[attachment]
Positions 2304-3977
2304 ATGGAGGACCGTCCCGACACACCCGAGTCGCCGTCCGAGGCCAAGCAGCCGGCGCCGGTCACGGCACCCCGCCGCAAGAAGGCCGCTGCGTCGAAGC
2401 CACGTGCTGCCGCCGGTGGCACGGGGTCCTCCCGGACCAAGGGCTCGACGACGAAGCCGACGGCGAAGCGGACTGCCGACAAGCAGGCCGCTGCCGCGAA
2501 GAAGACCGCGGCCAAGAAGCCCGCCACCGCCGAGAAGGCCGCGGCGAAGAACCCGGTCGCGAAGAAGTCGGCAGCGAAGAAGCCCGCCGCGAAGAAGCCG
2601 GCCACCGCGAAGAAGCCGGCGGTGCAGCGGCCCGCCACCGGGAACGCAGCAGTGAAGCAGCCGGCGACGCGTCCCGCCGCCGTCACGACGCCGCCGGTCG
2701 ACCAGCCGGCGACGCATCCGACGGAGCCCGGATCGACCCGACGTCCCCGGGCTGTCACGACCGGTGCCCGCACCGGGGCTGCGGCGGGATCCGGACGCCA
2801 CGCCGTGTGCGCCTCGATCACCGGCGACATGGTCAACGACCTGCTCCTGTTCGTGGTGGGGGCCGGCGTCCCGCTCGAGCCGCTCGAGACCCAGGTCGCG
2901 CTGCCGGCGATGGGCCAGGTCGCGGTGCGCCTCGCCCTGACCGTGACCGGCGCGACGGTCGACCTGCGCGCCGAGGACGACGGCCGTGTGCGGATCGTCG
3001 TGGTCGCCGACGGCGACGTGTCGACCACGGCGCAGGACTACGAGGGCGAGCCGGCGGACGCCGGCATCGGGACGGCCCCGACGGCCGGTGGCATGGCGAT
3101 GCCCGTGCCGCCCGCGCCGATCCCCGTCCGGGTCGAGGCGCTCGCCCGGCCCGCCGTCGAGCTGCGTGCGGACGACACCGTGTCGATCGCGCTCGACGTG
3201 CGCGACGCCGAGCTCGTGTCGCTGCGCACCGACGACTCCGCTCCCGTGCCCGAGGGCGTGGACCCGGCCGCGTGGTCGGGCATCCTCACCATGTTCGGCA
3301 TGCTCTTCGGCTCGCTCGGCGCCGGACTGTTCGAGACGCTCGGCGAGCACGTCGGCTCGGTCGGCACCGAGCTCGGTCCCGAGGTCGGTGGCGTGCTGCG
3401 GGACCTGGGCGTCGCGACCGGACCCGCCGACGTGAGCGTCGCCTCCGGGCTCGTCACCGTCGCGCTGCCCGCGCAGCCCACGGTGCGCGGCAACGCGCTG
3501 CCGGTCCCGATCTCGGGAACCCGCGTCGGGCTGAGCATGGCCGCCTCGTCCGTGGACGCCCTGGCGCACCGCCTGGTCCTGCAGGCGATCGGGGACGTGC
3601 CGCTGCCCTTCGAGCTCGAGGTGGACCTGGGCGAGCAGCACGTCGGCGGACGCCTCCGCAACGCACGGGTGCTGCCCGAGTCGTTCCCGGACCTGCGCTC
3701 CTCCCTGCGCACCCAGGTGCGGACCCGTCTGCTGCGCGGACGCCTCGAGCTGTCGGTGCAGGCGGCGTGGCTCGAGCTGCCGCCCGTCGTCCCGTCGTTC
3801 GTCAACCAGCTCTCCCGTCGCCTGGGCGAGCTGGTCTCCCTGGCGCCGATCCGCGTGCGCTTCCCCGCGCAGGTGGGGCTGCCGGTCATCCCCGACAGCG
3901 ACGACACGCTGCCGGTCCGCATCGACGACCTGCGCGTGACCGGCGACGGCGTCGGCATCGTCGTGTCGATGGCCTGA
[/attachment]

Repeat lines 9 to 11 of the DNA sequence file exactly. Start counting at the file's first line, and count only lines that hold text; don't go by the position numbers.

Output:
3001 TGGTCGCCGACGGCGACGTGTCGACCACGGCGCAGGACTACGAGGGCGAGCCGGCGGACGCCGGCATCGGGACGGCCCCGACGGCCGGTGGCATGGCGAT
3101 GCCCGTGCCGCCCGCGCCGATCCCCGTCCGGGTCGAGGCGCTCGCCCGGCCCGCCGTCGAGCTGCGTGCGGACGACACCGTGTCGATCGCGCTCGACGTG
3201 CGCGACGCCGAGCTCGTGTCGCTGCGCACCGACGACTCCGCTCCCGTGCCCGAGGGCGTGGACCCGGCCGCGTGGTCGGGCATCCTCACCATGTTCGGCA